Baba Sain Mir Mohammed Sahib popularly known as Mian Mir or Miyan Mir, was a famous Sufi Muslimsaint who resided in Lahore, specifically in the town of Dharampura (in present-day Pakistan).
He was a direct descendant of Caliph Umar ibn al-Khattab. He belonged to the Qadiri order of Sufism. He is famous for being a spiritual instructor of Dara Shiko, the eldest son of Mughal emperor Shah Jahan. He is identified as the founder of the Mian Khail branch of the Qadiri order. His younger sister Bibi Jamal Khatun was a disciple of his and a notable Sufi saint in her own right
Across the road to the east of tomb of Hazrat Mian Mir, is a large chahar bagh (four-quartered garden or paradisiacal garden) in the centre of which stands the serene tomb of Nadira Begam.
The whole area is known as Mian Mir after the saint, and in fact the cantonment close by established by the British in 1852 was originally given the name of Mian Mir Cantonment—a tradition of naming after historic structures of the Mughal period when the first British cantonment was established as Anarkali Cantonment named after the famous Mughal tomb of Anarkali.
The 16th century saint Mir Mohammad or Hazrat Mian Mir Sindhi Qadri (1531 - 1635), sometimes also referred to as Mian Mir Bala Fir Lahori, hailed from Siwistan, with a distinguished lineage traced back to Hazrat Umar, the second caliph of Islam.
The impressive doorway of soft pink stone embellished with ceramic tiles leads into an enormous courtyard, dominated by a large tree, through the foliage of which the Mughal tomb carrying an unusual roof is visible. The sepulcher itself is placed on a raised white marble platform carrying delicate inlay patterns. The steps lead up to the square structure, with overhanging chajja (eaves), which carries the remains of the celebrated saint. Although, some renovation is in evidence, the tomb surfaces are beautifully embellished with the fine Mughal fresco and ceramic tile work with fretwork screens spanning the openings.
On the west of the enclosure stands a 5-bay mosque roofed with comparatively shallow cupolas, rendered in a combination of pink and white—this is the historic mosque said to be of the same ancient vintage as the tomb. Several cloisters line the western and southern boundary of the enclosure, and enormous trees and a multitude of pigeons creating a hushed and secluded world.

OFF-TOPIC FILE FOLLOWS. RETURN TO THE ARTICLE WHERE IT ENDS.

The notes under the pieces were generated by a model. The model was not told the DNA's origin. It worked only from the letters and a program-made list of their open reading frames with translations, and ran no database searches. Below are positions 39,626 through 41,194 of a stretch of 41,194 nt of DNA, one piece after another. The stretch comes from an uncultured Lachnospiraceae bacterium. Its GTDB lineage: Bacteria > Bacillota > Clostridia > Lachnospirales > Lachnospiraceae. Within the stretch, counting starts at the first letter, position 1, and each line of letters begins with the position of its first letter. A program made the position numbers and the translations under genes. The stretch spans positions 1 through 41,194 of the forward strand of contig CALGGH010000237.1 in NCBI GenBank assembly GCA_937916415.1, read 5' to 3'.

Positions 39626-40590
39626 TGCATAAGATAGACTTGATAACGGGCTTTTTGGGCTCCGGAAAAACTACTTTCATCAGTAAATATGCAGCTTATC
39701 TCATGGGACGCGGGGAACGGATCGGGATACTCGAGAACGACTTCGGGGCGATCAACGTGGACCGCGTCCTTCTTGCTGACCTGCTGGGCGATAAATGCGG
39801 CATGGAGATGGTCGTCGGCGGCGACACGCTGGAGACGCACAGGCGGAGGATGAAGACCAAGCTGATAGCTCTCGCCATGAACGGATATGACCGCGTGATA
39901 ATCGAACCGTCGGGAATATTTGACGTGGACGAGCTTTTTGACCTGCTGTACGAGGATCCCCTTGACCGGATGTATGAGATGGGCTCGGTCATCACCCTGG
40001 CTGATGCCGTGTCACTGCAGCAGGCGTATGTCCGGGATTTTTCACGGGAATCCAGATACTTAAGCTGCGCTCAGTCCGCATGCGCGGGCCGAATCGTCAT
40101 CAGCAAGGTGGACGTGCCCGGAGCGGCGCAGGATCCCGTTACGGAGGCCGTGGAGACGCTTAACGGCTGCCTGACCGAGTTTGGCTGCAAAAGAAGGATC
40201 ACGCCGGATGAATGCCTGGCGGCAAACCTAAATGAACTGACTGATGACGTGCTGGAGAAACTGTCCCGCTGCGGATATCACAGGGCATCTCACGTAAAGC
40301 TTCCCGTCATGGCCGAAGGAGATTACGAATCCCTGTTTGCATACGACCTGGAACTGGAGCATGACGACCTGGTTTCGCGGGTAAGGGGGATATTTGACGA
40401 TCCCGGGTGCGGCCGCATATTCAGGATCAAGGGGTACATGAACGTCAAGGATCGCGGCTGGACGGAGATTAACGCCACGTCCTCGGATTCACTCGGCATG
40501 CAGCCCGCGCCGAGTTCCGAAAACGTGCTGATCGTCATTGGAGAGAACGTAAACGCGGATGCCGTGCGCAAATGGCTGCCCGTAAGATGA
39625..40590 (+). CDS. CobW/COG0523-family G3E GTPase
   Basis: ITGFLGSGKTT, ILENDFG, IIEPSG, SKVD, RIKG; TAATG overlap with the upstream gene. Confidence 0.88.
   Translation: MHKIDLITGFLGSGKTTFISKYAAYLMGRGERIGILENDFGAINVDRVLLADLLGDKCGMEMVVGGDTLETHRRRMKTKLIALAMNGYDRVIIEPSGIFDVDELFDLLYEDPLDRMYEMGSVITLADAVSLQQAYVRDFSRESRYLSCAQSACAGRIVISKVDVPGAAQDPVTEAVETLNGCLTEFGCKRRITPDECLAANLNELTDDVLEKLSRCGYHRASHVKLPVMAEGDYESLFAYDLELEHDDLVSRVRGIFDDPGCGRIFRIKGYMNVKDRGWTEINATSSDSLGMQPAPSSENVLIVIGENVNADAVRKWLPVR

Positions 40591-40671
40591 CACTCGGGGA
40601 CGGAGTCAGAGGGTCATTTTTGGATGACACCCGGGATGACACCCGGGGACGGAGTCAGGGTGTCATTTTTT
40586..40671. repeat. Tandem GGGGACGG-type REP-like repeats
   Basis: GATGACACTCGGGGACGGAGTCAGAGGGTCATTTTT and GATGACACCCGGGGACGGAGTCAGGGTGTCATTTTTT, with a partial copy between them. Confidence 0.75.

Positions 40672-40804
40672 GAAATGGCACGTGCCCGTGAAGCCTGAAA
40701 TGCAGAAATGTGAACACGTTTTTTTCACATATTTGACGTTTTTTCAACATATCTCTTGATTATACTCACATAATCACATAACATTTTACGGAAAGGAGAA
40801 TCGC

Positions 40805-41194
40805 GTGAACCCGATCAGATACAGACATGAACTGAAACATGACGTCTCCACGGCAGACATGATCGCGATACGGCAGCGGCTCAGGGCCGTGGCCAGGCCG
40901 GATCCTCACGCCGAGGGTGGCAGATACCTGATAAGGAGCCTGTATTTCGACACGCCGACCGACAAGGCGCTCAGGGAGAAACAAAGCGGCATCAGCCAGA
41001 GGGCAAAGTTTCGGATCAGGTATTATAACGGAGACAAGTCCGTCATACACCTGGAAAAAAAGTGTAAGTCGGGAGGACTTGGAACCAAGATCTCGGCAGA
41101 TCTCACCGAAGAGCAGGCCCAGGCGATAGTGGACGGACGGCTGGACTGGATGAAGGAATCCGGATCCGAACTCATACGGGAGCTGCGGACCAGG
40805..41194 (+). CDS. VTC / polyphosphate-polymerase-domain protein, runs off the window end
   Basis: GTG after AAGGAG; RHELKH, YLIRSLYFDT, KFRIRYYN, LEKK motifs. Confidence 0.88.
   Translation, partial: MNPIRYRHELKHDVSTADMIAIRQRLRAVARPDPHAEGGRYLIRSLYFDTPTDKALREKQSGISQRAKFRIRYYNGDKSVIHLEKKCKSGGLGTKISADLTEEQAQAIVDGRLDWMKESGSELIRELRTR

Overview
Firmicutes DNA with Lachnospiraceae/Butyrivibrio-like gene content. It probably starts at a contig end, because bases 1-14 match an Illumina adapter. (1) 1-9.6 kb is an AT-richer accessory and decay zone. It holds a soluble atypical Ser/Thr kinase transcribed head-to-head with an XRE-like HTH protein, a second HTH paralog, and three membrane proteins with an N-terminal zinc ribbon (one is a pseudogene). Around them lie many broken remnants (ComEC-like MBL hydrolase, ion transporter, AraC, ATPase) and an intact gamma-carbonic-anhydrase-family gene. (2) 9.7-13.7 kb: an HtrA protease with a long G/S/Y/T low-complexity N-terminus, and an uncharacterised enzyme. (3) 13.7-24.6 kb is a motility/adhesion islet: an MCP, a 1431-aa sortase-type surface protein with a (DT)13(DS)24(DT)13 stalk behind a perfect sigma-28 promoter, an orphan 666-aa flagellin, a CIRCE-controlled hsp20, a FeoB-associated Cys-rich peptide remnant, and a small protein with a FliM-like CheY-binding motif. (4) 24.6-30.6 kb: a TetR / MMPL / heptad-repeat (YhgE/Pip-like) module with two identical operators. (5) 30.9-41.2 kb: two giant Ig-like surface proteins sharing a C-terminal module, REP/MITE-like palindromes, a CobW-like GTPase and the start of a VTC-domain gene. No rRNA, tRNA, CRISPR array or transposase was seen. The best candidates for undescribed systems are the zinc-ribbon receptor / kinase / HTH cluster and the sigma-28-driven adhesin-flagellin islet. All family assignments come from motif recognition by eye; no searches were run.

The saint arrived in Lahore at the age of 25 during the reign of Emperor Akbar. He went through a long period of self-denial—which, it is said, extended to 40 years—when he would not sleep the whole night and would fast for a whole week at a time, sometimes prolonging the fast to a whole month. His piety and practice of meditation and detachment endowed him with a legendary status and it was widely believed that in virtue, beneficence and learning he had no equal. He was fond of religious, devotional music—the sama'a—as well as the local ragas.
Among his most devout disciples was the poet-prince Dara Shikoh, who has narrated at length the extraordinary powers of the saint, and his habit of shunning the world to engage himself in meditation in seclusion and wilderness.
Dara Shikoh's father Shah Jahan also held the saint in great esteem. The emperor twice paid his respects to the saint when on his royal tour of Lahore, and being conscious of the saint's indifference to worldly wealth, presented him with simple gifts of a rosary and turban of white cloth.
Hazrat Mian Mir died in the reign of Shah Jahan, in Mohallah Khawafipura. It was Prince Dara Shikoh who buried him in the present tomb and began its construction, in an area which at that time was known as Darapur established by the prince himself and named after him.
After having lived a long life of piety and virtuosity, Hazrat Mian Mir died on 22 August 1635 (7 Rabi' al-awwal, 1045 according to the Islamic Calendar). He was eighty-eight years old.
His funeral oration was read by Mughal prince Dara Shikoh, who was a highly devoted disciple of the Saint.
He was buried at a place which was about a mile from Lahore near Alamganj, that is at the south-east of the city. Hazrat Mian Mir's spiritual successor was Hazrat Mullah Shah Badakhshi. Hazrat Mian Mir's Mazar (Mausoleum) still attracts hundreds of devotees each day and he is revered by many Sikhs as well as Muslims.
The tomb's architecture still remains quite intact to this day.
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